CHRISTOPHER STEVENS: Kate Winslet as a gun-toting drunk granny? Titanic it ain’t!
Mare of Easttown
Sky Atlantic, last night
Kate Winslet is playing a grandmother. That could make anyone feel old … as though you don’t just remember the movie Titanic, but you were actually on the ship.
There’s a total absence of glamour to the 45-year-old’s starring role in Mare Of Easttown. She chugs on a nicotine vaper, she necks beer from a fridge crammed with bottles.
As a weary, embittered detective in a working-class Pennsylvania town, searching for the missing daughter of an old schoolfriend, she wears no make-up. She sleeps in her shirt – a cotton felt rag with a faded plaid pattern – and doesn’t bother changing it.
Kate Winslet (pictured in a scene from Mare of Easttown) is playing a grandmother. That could make anyone feel old … as though you don’t just remember the movie Titanic, but you were actually on the ship
And when she meets a man in a bar, she stops drinking whisky and beer chasers just long enough to have sex on his sofa, before warning him not to bother calling her again.
If you still have fond memories of Kate’s youthful period dramas, when she made her name as a teenager in adaptations of Jane Austen and Thomas Hardy, you might not like her as a police officer.
We’re not meant to like Mare (pronounced like the horse). She doesn’t like herself – she’s racked with guilt over her troubled son, Kevin, whom she sees only in visions when she’s half asleep. And she rows constantly with her precocious daughter, still at school and embroiled in a lesbian relationship.
Everyone starts their love affairs young in Easttown. Mare was married at 20, though she’s long since divorced. Her ex, Frank, has just got engaged again.
Frank did well to find someone in Easttown who wasn’t a blood relative, because the family web is tangled. Mare lives with her daughter, her own mother and her hyperactive four-year-old grandson, Drew. Her cousin, the local vicar, seems to have taken up residence in her kitchen too.
If that sounds complicated, it gets worse when she goes to work. All of Easttown knows Mare, a basketball star in her teens. She still sees most of her team-mates.
Richard (pictured) is played by former Neighbours star Guy Pearce, who was also Winslet’s co-star in the last major piece of television she filmed, the remake of film noir Mildred Pierce, ten years ago
Best friend Beth (Chinasa Ogbuagu) needs her to find and arrest her junkie brother, after he burgled her home.
Their estranged friend Dawn is furious with detective Mare because the police seem to have given up on finding her vanished daughter Katie.
It’s a complex story of criss-crossing relationships and resentments that go back decades – a smalltown soap opera disguised as a crime drama.
The local teenagers hang out by the river at night, like a collection of outcasts from a Bruce Springsteen album. Their parents are abusing prescription drugs, and everyone consumes alcohol like it’s their staple source of calories.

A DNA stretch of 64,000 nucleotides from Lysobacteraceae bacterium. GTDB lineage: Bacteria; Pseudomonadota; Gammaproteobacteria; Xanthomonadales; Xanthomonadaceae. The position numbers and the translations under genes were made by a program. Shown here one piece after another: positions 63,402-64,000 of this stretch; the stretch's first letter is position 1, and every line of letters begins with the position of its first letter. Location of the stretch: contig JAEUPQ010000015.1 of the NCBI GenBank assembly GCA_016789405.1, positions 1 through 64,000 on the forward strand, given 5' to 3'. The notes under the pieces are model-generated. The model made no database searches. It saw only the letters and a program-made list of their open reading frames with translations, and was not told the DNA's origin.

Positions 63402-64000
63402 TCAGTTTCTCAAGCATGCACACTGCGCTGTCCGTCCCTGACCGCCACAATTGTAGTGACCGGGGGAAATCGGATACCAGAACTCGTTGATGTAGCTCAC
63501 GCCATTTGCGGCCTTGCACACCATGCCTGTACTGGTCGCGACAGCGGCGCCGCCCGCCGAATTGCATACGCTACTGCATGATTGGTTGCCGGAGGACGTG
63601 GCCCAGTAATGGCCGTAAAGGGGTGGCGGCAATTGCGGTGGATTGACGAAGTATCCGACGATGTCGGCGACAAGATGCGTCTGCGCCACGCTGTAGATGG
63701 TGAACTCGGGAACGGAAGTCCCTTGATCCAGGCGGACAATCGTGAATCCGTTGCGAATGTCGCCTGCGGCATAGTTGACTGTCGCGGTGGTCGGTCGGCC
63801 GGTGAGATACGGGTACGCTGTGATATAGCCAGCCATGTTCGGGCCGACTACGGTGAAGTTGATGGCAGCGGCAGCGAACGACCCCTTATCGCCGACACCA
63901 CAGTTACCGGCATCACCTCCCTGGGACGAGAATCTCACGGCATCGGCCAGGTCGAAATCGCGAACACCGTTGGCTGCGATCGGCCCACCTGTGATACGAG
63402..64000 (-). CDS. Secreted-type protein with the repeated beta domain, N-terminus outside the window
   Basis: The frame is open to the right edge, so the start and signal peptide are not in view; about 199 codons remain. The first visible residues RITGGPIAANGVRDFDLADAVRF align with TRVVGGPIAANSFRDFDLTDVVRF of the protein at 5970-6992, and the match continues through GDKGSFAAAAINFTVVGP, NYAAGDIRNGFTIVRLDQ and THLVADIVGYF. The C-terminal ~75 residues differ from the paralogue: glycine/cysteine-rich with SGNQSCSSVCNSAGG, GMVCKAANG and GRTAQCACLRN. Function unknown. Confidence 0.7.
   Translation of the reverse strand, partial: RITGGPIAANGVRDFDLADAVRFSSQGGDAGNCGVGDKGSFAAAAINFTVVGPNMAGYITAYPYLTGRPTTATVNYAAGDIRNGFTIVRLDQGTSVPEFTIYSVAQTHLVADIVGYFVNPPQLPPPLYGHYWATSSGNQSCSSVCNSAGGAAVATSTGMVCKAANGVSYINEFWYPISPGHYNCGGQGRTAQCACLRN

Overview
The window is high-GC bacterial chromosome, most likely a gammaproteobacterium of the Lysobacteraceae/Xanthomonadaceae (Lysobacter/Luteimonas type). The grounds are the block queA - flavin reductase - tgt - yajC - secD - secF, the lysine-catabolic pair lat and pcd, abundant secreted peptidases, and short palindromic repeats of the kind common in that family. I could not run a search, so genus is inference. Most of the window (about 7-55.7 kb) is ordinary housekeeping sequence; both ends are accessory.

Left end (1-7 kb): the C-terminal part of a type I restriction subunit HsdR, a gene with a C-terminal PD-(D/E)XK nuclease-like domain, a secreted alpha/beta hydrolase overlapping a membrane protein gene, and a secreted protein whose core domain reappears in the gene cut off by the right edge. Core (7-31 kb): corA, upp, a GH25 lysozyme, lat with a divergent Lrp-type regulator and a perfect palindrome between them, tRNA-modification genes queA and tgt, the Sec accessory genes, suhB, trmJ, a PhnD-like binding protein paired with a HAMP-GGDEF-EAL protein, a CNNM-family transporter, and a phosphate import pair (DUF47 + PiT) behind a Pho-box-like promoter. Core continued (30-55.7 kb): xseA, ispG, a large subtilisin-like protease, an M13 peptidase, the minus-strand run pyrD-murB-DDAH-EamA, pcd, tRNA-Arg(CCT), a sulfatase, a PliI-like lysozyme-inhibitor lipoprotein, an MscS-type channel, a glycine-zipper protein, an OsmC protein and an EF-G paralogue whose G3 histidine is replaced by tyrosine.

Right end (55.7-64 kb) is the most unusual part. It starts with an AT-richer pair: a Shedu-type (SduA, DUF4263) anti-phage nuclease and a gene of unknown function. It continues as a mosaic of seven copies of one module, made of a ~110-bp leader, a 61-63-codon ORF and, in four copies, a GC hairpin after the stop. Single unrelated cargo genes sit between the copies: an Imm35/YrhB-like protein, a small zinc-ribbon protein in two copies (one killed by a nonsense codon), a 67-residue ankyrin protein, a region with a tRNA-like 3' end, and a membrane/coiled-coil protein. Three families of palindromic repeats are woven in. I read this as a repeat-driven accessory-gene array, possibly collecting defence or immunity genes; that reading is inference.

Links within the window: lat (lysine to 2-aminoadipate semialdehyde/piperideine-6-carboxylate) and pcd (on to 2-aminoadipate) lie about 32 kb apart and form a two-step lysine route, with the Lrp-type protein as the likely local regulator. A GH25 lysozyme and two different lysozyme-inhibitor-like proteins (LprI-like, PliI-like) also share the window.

Since no one cooks, unless it is to heat a plastic tray of cheese gloop in the microwave, beer is probably the closest Easttown gets to health food.
Writer Brad Ingelsby has imagined Mare’s sprawling, messy life in detail. His mistake is to try to explain it all to us in a rush, like an overeager in-law doing the introductions at a wedding reception: ‘Have you met Lori? You’ll be seeing a lot more of her… and this is Father Dan, he likes a drink, don’t you Dan? Oh, but you’ve got to say a quick hello to Freddie…’
All this could have been doled out across the seven episodes of the series, not dumped on us in an avalanche of backstories. It’s often more interesting to wonder how characters are connected, than to have all the information at once and be expected to remember it.
Instead, we zigzagged from an awkward family confrontation in the kitchen, to an engagement party, to a school reunion, to a bar-room drinking session, where characters spent half the time reminding each other who they were: ‘I’m your cousin, Mare!’
All this, and a murder too. Teenage mother Erin (Cailee Spaeny) was easily the most likeable figure in the first episode, devoted to her toddler son but bullied by his father, dimbo Dylan. Dylan has a new girlfriend with a vicious temper, and the pair of them trick Erin into wandering through the woods at night.
Round two: Winslet and Pearce also co-starred in 2011. Winslet has admitted, ‘Guy Pearce was my crush when he was in Neighbours’
You can guess poor Erin’s fate. Surely everyone knows by now that it’s fatal to go walking in the woods when there’s a depressed, hard-drinking detective in town.
Practically the entire cast consists of suspects in Erin’s murder. The likeliest killer has to be the charming, self-deprecating novelist Richard, the one who romps with Mare on his sofa just an hour after meeting her.
Richard is played by former Neighbours star Guy Pearce, who was also Winslet’s co-star in the last major piece of television she filmed, the remake of film noir Mildred Pierce, ten years ago.
Winslet has admitted, ‘Guy Pearce was my crush when he was in Neighbours’. There’s undoubtedly a crackle of chemistry between the two, though their scenes were largely filmed after the introduction of Covid restrictions and their conversations are conducted at a distance.
If you like your crime thrillers cold, bleak and anguished, with long-hidden secrets working their way to the surface like skeletons, Mare Of Easttown is well worth digging up.
Bring your notebook – you’ll need it. And you won’t be wanting your bonnet.
Mare Of Easttown is being screened on Mondays at 9pm on Sky Atlantic and at all times on the streaming service Now.
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